Updated from 9:05 a.m. to include analyst comments in the sixth paragraph.
NEW YORK (TheStreet) -- As it continues to transition its business model toward higher growth areas, IBM (IBM) - Get Free Report intends to tell investors Thursday that it will continue to remain a "high-value innovation company," even if Wall Street doesn't currently think so.
At its investor day in New York, CEO Ginni Rometty is focusing on three key themes: what Armonk, N.Y.-based IBM is; how it's transforming itself; and what the end result of the transformation will be.
IBM has worked diligently to get more revenue from its important growth areas -- cloud, mobility, data analytics, security and social -- but it hasn't come without hiccups to the overall business.
Rometty noted in a conference call with journalists on Thursday that these five areas only represented 13% of overall revenue five years ago, but they ended 2014 at 27% of the overall company, or $25 billion. In the next four years, IBM is aiming to get these areas to be $40 billion in revenue, as "IBM is reinvented and the core is innovated," Rometty said.
Overall revenue at IBM has declined since 2011, when full-year revenue was $106.92 billion, to $92.8 billion in 2014.
Cantor Fitzgerald analyst Brian White noted that there's the potential for the strategic areas of growth are likely to help boost IBM's overall business in the next couple of years. "We believe the decline in IBM's core business and the rise of strategic imperative revenue has the potential to reach a crossover point over the next two years," White wrote in a research note.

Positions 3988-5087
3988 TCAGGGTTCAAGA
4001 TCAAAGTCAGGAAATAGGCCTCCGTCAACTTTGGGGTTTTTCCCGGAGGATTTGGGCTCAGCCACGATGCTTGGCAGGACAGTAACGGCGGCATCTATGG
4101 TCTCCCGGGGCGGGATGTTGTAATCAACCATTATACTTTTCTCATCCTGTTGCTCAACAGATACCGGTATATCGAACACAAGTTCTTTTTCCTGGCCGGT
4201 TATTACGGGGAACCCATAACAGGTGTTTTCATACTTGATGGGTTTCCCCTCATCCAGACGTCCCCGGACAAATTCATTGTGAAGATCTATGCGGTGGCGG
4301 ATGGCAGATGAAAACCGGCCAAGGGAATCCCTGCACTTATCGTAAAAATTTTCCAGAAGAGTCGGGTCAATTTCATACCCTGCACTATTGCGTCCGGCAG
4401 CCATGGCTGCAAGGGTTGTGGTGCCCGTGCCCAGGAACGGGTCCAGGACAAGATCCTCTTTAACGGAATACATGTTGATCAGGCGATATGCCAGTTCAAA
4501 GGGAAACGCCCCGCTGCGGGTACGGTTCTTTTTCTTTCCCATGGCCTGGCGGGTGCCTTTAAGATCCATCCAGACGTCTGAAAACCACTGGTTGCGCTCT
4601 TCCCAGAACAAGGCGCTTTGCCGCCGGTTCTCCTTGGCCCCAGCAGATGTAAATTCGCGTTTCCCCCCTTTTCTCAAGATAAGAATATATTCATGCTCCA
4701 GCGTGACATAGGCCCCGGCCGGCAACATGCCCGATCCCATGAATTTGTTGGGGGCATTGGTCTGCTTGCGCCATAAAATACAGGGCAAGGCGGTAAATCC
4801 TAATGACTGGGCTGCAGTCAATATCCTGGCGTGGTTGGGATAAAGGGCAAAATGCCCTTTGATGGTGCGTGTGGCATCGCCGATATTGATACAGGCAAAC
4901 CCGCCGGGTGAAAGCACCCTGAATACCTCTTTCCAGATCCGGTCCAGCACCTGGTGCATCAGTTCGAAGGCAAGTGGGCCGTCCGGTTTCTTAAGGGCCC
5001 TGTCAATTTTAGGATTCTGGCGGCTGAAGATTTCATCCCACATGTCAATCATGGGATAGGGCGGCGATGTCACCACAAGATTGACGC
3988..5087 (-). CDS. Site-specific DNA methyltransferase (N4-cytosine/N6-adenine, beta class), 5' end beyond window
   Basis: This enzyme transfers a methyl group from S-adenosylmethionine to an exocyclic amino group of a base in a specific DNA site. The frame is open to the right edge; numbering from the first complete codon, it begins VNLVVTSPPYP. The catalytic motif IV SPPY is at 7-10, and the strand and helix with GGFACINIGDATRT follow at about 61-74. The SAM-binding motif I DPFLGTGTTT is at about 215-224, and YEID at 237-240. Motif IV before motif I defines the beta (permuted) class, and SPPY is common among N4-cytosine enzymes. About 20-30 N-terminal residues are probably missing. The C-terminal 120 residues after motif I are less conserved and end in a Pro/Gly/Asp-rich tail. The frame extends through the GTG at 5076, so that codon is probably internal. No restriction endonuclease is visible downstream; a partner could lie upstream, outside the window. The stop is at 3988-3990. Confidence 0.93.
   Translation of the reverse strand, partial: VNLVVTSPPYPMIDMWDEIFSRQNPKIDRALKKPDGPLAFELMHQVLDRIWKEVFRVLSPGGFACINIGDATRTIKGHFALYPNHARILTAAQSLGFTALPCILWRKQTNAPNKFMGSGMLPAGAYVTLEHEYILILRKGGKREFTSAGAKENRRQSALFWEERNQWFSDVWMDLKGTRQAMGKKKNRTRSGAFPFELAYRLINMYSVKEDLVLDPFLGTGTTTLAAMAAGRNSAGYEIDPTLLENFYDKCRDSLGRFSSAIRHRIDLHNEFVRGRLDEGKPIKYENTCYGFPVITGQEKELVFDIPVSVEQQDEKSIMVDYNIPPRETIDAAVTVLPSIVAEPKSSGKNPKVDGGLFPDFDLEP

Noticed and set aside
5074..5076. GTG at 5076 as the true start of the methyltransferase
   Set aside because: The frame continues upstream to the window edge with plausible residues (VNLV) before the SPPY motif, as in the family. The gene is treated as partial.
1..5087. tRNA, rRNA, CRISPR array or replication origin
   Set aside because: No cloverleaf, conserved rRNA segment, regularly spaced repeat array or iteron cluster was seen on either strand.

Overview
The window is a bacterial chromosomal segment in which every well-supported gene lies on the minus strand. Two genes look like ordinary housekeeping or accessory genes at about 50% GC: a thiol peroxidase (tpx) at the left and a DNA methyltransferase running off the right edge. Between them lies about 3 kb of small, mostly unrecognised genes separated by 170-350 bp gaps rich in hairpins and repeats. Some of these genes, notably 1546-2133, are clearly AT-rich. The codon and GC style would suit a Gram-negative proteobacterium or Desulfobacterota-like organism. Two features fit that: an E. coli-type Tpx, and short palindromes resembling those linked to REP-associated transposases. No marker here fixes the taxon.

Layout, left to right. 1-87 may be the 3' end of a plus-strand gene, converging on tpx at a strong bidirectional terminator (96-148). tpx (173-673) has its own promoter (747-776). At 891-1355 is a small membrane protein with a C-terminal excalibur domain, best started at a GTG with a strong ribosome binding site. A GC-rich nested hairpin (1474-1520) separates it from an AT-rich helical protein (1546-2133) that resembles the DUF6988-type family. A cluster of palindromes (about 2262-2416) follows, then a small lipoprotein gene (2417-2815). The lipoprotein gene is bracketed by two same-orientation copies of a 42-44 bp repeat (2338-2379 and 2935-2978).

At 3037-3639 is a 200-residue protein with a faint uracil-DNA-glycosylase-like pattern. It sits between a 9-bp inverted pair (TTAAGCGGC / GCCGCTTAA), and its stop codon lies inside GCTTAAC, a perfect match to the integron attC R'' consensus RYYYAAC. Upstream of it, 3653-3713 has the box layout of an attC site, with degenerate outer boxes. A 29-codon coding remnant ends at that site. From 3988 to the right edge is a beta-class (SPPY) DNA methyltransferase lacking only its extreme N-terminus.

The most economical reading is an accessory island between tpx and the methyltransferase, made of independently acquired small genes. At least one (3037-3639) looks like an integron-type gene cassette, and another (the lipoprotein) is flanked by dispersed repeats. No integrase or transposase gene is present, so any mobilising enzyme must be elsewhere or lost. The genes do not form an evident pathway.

Shares of IBM have been battered over the past year, falling 11% compared to a 15.1% gain in the S&P 500 (SPY) - Get Free Report . Shares also have drastically underperformed on a longer-term horizon, gaining 28% over the past five years, compared to a 90% rise in the S&P 500, highlighting investors' frustration with the company.
Chief Financial Officer Martin Schroeder said on the call that the company is likely to continue to be acquisitive -- as it has in the past -- in the areas where it sees "long-term value." IBM continues to target single-digit revenue growth and high-single-digit growth in earnings per share.
The software and services giant has shed much of its hardware business over the past several years, including the recent sale of its semiconductor business to GlobalFoundries, and the sale of its server business to Lenovo (LNVGY) , which also bought IBM's PC business nearly a decade ago.
On the conference call, Rometty noted that the hardware business, which represents less than 10% of its overall business, is now profitable.
As the company focuses on its five growth areas, IBM is going to increase spending by $4 billion, excluding acquisitions. Much of the spending will go toward analytics and the cloud, notably the hybrid cloud, about which IBM has made several announcements recently.
IBM has entered several major partnerships, most notably with Apple (AAPL) - Get Free Report to bring iOS devices to the enterprise, as well as with Softbank (SFTBF) to bring its artificial computing system, Watson, to Japan.
Rometty hinted there may be more to come, but gave no specifics, saying "this is a way to monetize and scale partnerships."
-- Written by Chris Ciaccia in New York